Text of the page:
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The Man Thou Gavest eBook

This eBook from the Gutenberg Project consists of approximately 233 pages of information about The Man Thou Gavest.

Truedale turned dark, sorrowful eyes upon Lynda.

“I—­I wish I could tell it,” he said with a seriousness that made her laugh, “but it was the kind that eludes—­words.  The creeping, eating impression—­sort of nightmare.  Good Lord! how nerves play the deuce with you.”

Brace Kendall did not speak.  From his place he had been watching Truedale, for the firelight had betrayed the truth.  Truedale had not been sleeping:  Truedale had been terribly upset by that last letter of his!

And just then Conning leaned forward and threw his entire mail upon the blazing logs!

CHAPTER XI

For Truedale to await, calmly, further developments was out of the question.  He did, however, force himself to act as sanely as possible.  He felt confident that Nella-Rose, safely hidden and probably enjoying it in her own elfish way, would communicate with him in a few days at the latest, now that things had, according to White, somewhat settled into shape after the outlaw Lawson had taken himself off the scene.

To get to the station and telegraph would mean quite a feat for Nella-Rose at any time, and winter was in all likelihood already gripping the hills.  To write and send a letter might be even more difficult.  So Truedale reasoned; so he feverishly waited, but he was not idle.  He rented a charming little suite of rooms, high up in a new apartment house, and begged Lynda to set them in order at once.  Somehow he believed that in the years ahead, after she understood, Lynda would be glad that he had asked this from her.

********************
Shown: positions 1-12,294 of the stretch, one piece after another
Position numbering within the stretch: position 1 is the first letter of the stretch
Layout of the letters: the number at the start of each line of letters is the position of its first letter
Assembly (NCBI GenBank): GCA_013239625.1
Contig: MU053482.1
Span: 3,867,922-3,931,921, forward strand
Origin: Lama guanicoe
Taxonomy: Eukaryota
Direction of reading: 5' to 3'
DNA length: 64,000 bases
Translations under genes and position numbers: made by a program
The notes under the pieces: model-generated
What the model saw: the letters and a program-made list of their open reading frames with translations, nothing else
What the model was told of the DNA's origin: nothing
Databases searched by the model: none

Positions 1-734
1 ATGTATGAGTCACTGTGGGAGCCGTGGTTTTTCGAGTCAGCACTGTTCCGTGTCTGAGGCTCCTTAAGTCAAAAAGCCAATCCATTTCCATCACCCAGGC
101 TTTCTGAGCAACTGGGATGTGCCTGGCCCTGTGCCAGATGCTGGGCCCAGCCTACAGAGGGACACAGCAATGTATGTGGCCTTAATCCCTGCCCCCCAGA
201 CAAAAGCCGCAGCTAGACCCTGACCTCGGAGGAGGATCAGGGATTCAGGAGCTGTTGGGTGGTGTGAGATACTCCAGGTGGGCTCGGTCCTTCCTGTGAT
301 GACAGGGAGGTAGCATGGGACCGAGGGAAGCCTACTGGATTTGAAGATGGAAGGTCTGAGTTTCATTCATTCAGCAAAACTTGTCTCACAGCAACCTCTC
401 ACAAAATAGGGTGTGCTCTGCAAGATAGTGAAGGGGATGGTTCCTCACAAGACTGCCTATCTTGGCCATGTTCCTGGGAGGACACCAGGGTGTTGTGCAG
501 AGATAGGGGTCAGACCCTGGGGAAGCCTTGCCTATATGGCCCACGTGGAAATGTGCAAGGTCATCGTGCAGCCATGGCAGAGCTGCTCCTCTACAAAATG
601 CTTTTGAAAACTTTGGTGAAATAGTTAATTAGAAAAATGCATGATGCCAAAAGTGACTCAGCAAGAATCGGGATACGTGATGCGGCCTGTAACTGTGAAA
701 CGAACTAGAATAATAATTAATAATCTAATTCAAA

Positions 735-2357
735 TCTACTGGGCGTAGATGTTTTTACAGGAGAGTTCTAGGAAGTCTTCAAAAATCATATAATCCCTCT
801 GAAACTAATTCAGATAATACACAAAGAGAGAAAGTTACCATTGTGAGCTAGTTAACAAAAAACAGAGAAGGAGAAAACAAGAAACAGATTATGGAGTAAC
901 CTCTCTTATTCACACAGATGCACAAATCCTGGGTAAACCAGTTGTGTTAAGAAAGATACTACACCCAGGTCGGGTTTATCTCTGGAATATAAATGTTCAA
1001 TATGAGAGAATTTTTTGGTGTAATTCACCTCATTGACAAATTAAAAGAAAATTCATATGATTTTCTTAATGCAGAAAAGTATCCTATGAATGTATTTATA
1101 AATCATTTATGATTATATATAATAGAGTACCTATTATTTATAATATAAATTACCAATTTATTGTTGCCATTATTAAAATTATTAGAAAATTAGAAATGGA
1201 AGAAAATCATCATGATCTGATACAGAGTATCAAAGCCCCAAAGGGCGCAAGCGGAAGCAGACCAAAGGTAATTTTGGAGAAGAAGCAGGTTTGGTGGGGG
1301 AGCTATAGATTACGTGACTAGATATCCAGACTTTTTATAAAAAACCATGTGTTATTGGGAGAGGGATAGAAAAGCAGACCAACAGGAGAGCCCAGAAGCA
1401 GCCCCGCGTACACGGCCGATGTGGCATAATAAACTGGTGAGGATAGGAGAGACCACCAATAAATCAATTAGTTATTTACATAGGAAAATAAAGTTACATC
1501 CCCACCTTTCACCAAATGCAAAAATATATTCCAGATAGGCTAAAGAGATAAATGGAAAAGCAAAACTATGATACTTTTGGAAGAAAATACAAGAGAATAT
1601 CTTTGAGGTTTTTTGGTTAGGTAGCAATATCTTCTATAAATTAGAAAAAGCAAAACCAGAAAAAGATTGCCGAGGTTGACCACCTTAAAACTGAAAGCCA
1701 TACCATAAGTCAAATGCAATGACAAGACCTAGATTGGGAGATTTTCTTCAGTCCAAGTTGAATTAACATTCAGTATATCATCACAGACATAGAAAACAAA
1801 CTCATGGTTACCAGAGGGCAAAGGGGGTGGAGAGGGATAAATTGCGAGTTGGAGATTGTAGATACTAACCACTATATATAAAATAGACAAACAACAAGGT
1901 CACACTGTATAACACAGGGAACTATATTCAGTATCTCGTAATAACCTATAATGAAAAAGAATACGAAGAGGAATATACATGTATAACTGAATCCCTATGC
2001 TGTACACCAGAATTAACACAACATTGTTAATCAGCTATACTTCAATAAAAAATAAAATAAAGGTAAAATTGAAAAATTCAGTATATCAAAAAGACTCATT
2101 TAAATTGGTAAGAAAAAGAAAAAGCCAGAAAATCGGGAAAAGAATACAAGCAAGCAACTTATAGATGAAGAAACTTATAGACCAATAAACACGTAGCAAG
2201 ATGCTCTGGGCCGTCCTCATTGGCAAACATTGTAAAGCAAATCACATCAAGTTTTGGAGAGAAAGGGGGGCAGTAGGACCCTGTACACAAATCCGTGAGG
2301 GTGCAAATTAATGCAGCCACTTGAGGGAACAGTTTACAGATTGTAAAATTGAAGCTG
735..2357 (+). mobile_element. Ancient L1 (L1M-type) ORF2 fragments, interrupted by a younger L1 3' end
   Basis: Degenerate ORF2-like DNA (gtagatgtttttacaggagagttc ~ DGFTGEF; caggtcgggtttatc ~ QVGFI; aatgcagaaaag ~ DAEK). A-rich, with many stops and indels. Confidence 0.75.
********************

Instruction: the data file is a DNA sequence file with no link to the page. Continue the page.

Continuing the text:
“But why the hurry, Con?” she naturally questioned; “if people are going to be so spasmodic I’ll have to get a partner.  It may be all right, looked at financially, but it’s the ruination of art.”

“But this is a special case, Lyn.”

“They’re all special cases.”

“But this is a—­welcome.”

“For whom?”

“Well, for me!  You see I’ve never had a real home, Lyn.  It’s one of the luxuries I’ve always dreamed of.”

“I had thought,” Lynda’s clear eyes clouded, “that your uncle’s house would be your home at last.  It is big enough for us all—­we need not run against each other.”

“Keep my room under the roof, Lyn.”  Truedale looked at her yearningly and she—­misunderstood!  “I shall often come to that—­to you and Brace—­but humour me in this fancy of mine.”

So she humoured him—­working early and late—­putting more of her own heart in it than he was ever to know, for she believed—­poor girl—­that he would offer it to her some day and then—­when he found out about the money—­how exactly like a fairy tale it all would be!  And Lynda had had so few fairy tales in her life.

And while she designed and Conning watched and suggested, they talked of his long-neglected work.

“You’ll have time soon, Con, to give it your best thought.  Did you do much while you were away?”

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